Triple Negative breast cancer: Diagnosis or dustbin?


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Andrew Tutt

Guy’s & St Thomas’s NHS Foundation Trust, London, UK

Abstract

Triple Negative breast cancer: Diagnosis or dustbin?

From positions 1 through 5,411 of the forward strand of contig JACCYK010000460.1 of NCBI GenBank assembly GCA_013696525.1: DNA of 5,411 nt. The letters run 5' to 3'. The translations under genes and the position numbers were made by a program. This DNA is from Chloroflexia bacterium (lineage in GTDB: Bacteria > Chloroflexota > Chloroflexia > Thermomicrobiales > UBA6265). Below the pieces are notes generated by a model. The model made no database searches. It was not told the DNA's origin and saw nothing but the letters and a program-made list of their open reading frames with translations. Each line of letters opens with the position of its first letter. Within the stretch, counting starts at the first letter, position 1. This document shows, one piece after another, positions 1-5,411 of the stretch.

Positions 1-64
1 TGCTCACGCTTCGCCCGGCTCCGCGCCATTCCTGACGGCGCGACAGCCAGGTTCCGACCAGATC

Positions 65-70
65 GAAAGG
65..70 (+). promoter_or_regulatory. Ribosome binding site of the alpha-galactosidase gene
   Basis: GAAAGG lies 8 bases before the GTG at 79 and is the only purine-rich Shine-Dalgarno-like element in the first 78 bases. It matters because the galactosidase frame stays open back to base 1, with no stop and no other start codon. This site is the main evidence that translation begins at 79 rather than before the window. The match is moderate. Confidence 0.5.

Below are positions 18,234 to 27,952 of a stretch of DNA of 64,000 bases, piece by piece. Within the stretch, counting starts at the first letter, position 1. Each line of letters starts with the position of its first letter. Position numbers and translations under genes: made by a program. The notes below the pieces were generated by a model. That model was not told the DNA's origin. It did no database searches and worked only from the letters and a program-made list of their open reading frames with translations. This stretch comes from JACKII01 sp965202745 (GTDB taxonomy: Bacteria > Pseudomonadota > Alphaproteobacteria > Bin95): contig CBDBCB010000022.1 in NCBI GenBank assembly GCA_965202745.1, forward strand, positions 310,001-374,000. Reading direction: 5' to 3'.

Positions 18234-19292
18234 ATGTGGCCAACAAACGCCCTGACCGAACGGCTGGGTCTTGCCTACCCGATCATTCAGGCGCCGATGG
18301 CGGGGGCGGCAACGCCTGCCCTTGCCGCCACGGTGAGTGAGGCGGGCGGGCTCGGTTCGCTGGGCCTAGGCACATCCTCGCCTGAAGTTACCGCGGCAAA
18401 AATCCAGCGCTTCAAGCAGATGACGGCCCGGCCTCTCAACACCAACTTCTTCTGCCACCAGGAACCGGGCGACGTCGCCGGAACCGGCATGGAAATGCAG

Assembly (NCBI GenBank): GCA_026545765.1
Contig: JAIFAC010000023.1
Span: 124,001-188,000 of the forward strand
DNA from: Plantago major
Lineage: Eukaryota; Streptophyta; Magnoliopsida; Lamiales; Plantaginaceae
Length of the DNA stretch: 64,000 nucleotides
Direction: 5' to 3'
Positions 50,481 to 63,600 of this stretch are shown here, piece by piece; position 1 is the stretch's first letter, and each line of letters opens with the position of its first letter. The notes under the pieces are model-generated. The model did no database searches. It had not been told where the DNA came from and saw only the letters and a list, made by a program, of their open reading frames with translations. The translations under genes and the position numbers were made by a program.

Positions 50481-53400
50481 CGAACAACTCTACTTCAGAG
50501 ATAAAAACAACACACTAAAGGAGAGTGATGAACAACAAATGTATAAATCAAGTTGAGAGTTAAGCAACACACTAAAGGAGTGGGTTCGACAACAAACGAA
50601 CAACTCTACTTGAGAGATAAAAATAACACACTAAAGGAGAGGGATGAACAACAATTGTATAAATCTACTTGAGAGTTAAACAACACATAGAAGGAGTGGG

Breast cancer comprises a diverse collection of diseases with distinct biological features and clinical behaviour. Both pre-clinical and clinical research now commonly targets specific sub-groups of breast cancer with the aim of identifying biological markers or genetic phenotypes, which reveal specific therapeutic targets or indicators of prognosis for each of these groups. Examples include the targeting of oestrogen receptor (ER) driven breast cancers with diverse endocrine therapies, and sub-group of breast cancers driven by the receptor tyrosine kinase ErbB2 (HER2) using monoclonal antibodies (e.g. trastuzumab) or the small molecule inhibitor lapatinib. These novel targeted agents are, however, of no benefit to women whose breast cancers lack ER, PR and HER2 receptors; the so called “triple negative” sub-group. Increasing knowledge of the molecular pathology of and relationships between “triple negative” and “basal-like” breast cancers reveals a complex groups of diseases with significant overlap but a lack of synonymy. Data on clinical behaviour of this sub-type will be reviewed. Initial targets considered worthy of investigation in “triple negative” and “basal-like” cancers include the following: The EGF receptor, which is expressed in more than 50% and amplified in a small proportion of these cancers; c-Kit, which is overexpressed in many of these tumours; and VEGF, given the high vascularity and angiogenesis noted in some “basal-like” cancers. Src inhibitors have also been shown to have preclinical efficacy in cell lines with a triple negative phenotype. Our group has explored the concept of targeting abnormal DNA repair associated with abnormal BRCA1 function within this breast cancer sub-type. The rationale for, and nature of, clinical trials examining targeted approaches will be discussed.